Cambridge, UK: September 10th 2018: The ease and reliability of Prism Sound’s Titan Audio Interface have earned it a place at the heart of composer Sacha Puttnam’s recording set up where it is in use every day on a wide variety of projects.

“I spent a long time in film, where cinematographers take such care over lighting, framing and picture quality,” Sacha Puttnam says. “It’s the same for us musicians. We value our work, and that’s why I use a Prism Sound Titan. As a musician/composer, I write notes, harmonies, counterpoint and flights of fantasy and I don’t want to worry about the technical side of things. When I know the Titan is capturing whatever I create, I have peace of mind and space to focus on performance.”

Brought up in the film world – he is the son of film producer David Puttnam – Sacha’s earliest musical experience was watching Paul Williams playing the original score for Bugsy Malone on the piano while he was taking his own first piano lessons. Later, he was in the studio as Vangelis created the theme music for the film Chariots of Fire, and Mark Knopfler was working on Local Hero and Cal.

A musician first, Sacha studied classical music and jazz at the Moscow Tchaikovsky Conservatoire and Berklee College of Music before touring the world with bands such as Bush, Muse and Moby. As a composer, he has scored over 25 films for directors such as John Pilger, Robert le Page, Andrea Arnold and John Dryden and numerous radio dramas and podcasts. He also re-works classic film scores, writes and arranges music for rock and pop artists and composes original music for his own projects.

Sacha Puttnam with his Titan

Based in Brentford, Sacha’s studio is equipped with a Titan, a computer and a Neumann U87 microphone running through an Avalon valve compressor and a stereo pair of Neumann K175s.

“I also have a few old friends from over the years, including a Nord lead, Oberheim, Roland JP8000 and Roland JV1080 with patches, a Sheltone portable 49, an Eventide Space, an MPC2000XL and a Yamaha pf85,” he says, adding that the studio also contains a Roland V-Drum Kit, piccolo, flute, clarinet, violin and a wide set of percussion instruments, harmonicas and guitars.

“The bulk of my film and orchestral work is though VSTs,” he explains. “Vienna Symphonic Library (pretty much the full set), Spitfire Audio (again huge and varied libraries), East West libraries and little gems I’ve picked up bit by bit. 8Dio have some lovely stuff, Arturia re-modelled old synths, loops, samples and odds and ends from the scores and tracks I’ve been involved in.”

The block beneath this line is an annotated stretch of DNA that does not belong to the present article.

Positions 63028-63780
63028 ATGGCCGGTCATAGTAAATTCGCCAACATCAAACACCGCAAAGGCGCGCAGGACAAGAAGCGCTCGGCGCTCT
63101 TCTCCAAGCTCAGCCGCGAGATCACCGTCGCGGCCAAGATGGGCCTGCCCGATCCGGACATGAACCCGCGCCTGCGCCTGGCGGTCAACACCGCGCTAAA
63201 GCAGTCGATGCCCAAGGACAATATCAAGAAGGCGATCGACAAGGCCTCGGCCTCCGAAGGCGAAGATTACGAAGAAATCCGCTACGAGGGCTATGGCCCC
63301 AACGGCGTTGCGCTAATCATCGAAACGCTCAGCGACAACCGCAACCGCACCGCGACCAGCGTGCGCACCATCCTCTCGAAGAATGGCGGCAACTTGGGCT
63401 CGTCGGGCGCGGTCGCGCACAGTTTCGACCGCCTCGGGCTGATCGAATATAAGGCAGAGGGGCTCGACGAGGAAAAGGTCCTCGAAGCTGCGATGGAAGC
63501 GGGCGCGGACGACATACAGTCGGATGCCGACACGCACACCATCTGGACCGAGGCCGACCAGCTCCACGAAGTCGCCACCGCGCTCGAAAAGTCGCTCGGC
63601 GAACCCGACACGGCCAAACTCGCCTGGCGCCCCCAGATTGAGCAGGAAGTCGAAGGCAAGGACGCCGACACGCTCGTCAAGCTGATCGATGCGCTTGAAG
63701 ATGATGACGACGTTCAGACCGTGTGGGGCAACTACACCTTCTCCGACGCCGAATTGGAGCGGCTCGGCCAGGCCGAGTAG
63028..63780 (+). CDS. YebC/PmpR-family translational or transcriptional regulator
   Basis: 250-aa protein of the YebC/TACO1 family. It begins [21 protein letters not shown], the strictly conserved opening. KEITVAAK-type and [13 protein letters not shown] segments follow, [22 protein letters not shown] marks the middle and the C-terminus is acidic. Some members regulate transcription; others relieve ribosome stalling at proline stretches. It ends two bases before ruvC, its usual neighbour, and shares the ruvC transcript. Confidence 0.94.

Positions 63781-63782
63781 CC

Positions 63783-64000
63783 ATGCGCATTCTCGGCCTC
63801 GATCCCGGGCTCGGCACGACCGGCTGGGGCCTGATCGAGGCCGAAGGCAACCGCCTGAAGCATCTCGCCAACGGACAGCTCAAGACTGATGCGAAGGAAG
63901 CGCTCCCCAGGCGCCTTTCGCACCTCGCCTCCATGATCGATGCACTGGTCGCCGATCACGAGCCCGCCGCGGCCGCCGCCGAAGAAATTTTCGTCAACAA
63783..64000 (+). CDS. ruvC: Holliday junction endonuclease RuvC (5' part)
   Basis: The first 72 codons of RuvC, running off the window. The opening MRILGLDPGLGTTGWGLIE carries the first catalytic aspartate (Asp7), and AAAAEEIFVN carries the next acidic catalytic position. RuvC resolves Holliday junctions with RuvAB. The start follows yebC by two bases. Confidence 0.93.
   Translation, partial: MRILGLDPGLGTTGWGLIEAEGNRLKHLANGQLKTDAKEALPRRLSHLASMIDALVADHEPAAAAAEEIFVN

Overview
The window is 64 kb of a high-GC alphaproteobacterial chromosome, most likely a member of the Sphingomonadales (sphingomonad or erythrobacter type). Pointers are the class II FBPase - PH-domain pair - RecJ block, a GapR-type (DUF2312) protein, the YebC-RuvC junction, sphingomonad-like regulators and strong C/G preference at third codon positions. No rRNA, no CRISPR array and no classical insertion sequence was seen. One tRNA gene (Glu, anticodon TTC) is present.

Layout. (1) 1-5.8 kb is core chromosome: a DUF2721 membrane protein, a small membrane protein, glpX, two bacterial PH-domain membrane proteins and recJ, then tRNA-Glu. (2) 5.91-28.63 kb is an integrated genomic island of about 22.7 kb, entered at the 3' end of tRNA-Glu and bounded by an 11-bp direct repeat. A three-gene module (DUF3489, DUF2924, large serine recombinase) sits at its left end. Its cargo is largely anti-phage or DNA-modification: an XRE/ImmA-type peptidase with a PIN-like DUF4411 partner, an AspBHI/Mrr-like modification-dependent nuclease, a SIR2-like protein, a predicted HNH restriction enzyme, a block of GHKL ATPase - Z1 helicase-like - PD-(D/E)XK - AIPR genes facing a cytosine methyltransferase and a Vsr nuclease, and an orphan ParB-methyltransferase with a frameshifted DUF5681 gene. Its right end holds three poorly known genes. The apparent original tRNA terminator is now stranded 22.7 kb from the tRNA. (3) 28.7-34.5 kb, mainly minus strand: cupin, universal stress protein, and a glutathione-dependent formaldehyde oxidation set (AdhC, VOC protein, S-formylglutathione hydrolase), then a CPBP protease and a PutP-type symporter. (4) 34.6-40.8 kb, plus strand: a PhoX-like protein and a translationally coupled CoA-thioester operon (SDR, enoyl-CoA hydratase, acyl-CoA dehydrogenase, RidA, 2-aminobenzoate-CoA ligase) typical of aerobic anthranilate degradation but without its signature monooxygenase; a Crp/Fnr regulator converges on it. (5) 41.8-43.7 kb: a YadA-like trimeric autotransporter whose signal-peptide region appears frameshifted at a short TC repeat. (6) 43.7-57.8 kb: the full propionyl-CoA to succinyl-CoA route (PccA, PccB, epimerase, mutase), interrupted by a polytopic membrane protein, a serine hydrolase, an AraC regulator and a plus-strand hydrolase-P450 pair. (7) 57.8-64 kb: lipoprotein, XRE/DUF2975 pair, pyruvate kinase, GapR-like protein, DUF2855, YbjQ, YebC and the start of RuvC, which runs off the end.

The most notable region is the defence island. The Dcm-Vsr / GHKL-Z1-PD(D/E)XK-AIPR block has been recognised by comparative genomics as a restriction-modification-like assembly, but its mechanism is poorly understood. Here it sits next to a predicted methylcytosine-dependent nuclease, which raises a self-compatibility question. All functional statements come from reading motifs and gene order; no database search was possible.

He decided to buy a Prism Sound interface on the advice of Matt Howe, who Sasha described as ‘a brilliant engineer with golden ears’.

“Matt quite rightly pointed out that if we were going to pay for top musicians on top instruments at top dollar, we should have the top digital/audio converters,” he says. “It made sense so we began to confidently pick rooms for our orchestral sessions rather than studios to record orchestras and the effect was instant. I love the comfort, safety and insulation of studios but somehow, with a special hall, something magic happens with the players, the instruments and the room. The sound blends exquisitely. At that point you need to know you’ve got great audio converters to capture the moments. I’ve been hooked ever since.”

He adds that he’s more than happy with the results and receives unanimously positive comments from his clients, which keeps the phone ringing and keep him happy.

Sacha has recently completed the score for F.U.B.A.R, the movie, which will be released soon and a set of 12 Nocturnes, which will be out in the Autumn. He has also completed a set of 1980’s piano pieces as an homage to the artists and music he grew up with.

“I’ve also invested in a movie album with a full orchestra that features 12 tracks from film composers that have had the most influence on me – and I’ve just finished a piece for a big sporting tournament, which I have to keep under wraps for now.”